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Mayor Marian Galbraith and her fellow Democrats who control the Groton City Council face a difficult task in trying to convince voters they deserve re-election for the way she, and they, handled the Thames Valley Communications debacle.
Mayor Galbraith and her supporters are trying to make the case that the mayor faced a very difficult situation head on. As a result, city-owned Groton Utilities was able to unload a failed company that had placed the city's bond rating at risk, while not abandoning the cable subscribers that company served or the employees working for TVC.
The mission of the Republicans and their mayoral candidate, James L. Streeter, would appear easier - make the election a referendum on what happened with TVC. If you missed the reports, Groton Utilities ended up selling the cable franchise, practically giving it away, for $550,000. In the process, the City of Groton was left with $27.5 million in debt, tied to losses dating back to the company's formation in 2004.
City of Groton residents can't be happy with that outcome. They also can't be happy that the seriousness of the problems TVC faced were kept largely secret for so long. And if voters take out their anger on May 6, Republicans could end the long domination of Democrats in city government. A Democrat has sat in the mayor's chair for 28 of the last 32 years.
The demise of Thames Valley Communications was years in the making. Most in the city thought it a good idea when first floated in the late 1990s. Even Mr. Streeter, then a member of the City Council, approved. Residents OK'd bonds floated to build the cable franchise. The premise was that Groton Utilities, with its successful water and electric operations, could create a cable company that would offer superior TV and Internet service while competing with the existing cable provider, Comcast.
But it took a huge investment to build the infrastructure to serve the five-town franchise area state regulators granted TVC. And when it came time to start recouping that investment, the industry had changed. There were more options for getting TV programming and Internet service and so more competition. Paying for programming to distribute on cable had also become far more costly, and little TVC lacked the negotiating power its big competitor had to limit those costs. Layer in damage caused by the Great Recession, and TVC began hemorrhaging money.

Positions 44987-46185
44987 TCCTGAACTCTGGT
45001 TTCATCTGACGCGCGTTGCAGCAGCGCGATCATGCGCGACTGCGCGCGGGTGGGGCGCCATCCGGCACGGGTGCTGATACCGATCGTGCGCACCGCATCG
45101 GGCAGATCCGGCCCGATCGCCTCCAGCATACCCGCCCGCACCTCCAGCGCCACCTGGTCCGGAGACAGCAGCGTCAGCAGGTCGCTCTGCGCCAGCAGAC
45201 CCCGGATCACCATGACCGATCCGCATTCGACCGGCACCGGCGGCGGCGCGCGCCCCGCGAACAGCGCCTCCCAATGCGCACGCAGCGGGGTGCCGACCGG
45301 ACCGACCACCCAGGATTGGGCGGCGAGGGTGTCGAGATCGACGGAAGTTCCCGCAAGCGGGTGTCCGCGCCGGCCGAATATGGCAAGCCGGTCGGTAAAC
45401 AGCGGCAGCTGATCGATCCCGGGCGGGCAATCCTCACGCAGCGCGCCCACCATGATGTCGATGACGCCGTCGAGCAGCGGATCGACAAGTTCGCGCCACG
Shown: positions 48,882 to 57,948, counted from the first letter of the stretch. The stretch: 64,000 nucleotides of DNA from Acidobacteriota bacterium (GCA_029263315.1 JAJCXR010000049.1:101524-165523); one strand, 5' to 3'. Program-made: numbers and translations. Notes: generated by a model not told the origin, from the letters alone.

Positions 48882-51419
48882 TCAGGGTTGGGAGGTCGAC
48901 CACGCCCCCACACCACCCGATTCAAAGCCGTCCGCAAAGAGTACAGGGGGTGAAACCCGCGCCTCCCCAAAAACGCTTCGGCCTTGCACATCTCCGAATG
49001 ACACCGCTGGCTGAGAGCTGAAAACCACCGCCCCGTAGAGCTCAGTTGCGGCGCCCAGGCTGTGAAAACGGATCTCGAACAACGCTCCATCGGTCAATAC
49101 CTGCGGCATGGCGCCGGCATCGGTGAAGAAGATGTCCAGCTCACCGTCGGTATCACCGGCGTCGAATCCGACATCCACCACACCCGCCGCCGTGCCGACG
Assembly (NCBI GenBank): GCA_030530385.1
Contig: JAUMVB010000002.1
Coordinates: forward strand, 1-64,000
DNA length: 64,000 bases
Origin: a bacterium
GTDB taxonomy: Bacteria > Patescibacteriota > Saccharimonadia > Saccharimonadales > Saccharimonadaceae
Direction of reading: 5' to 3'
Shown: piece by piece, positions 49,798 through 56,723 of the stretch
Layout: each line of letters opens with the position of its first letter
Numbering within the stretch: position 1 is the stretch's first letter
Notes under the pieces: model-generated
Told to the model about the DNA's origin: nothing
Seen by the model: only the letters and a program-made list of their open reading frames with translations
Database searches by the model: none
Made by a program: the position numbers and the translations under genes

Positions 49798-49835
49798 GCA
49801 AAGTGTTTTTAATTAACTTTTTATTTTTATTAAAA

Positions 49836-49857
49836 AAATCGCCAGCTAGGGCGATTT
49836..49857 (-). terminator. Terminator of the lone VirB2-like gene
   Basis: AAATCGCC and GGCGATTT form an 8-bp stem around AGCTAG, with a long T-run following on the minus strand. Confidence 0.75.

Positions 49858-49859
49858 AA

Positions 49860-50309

Galbraith, then a member of the City Council, said she learned in January 2011 how bad things were and that the city's entire financial standing was in peril. "It was jaw dropping news," she said.
When elected mayor in May 2011, Galbraith knew TVC was her biggest problem.
"For a very selfish reason, I wish I could have just let it go by, but I couldn't. It would have been so much easier to ignore, but you can't do that. I inherited it … I took care of it. What else can you do?" she said.
Asked if her predecessor and fellow Democrat, Mayor Dennis L. Popp, should have dealt with the crisis sooner, Galbraith did not hesitate.
"Yes, absolutely," she said.
On that, at least, both she and Streeter agree.
The 2010 annual report made it clear that the city could not keep carrying the TVC debt, said Galbraith, and there was no expectation of the cable company getting back the money invested.
"I think (decisions) should have been made when they started having to right off the money to GU (Groton Utilities) in the first place. I think they should have said, 'We're not going to wait.'" said Galbraith.
Popp, who served as mayor from 1999-2011, disagrees. He said steps were taken to find an equity partner, consideration given to rolling TVC into GU, rather than operating it as a private subsidiary, and there remained some hope of it turning around.
"Just not enough time," he told me.
Streeter says both Popp and Galbraith were complicit in keeping information from the public. The first time most Groton city residents became aware of how bad things were was when Galbraith announced the deal to sell the company and inherit the $27.5 million debt. Both Popp and Galbraith said announcing the seriousness of TVC's problems sooner would have further damaged the business, causing it to lose subscribers and perhaps make it impossible give away.
Streeter's not buying it. People, he said, had a right to know. I agree.
Paul Choiniere is editorial page editor.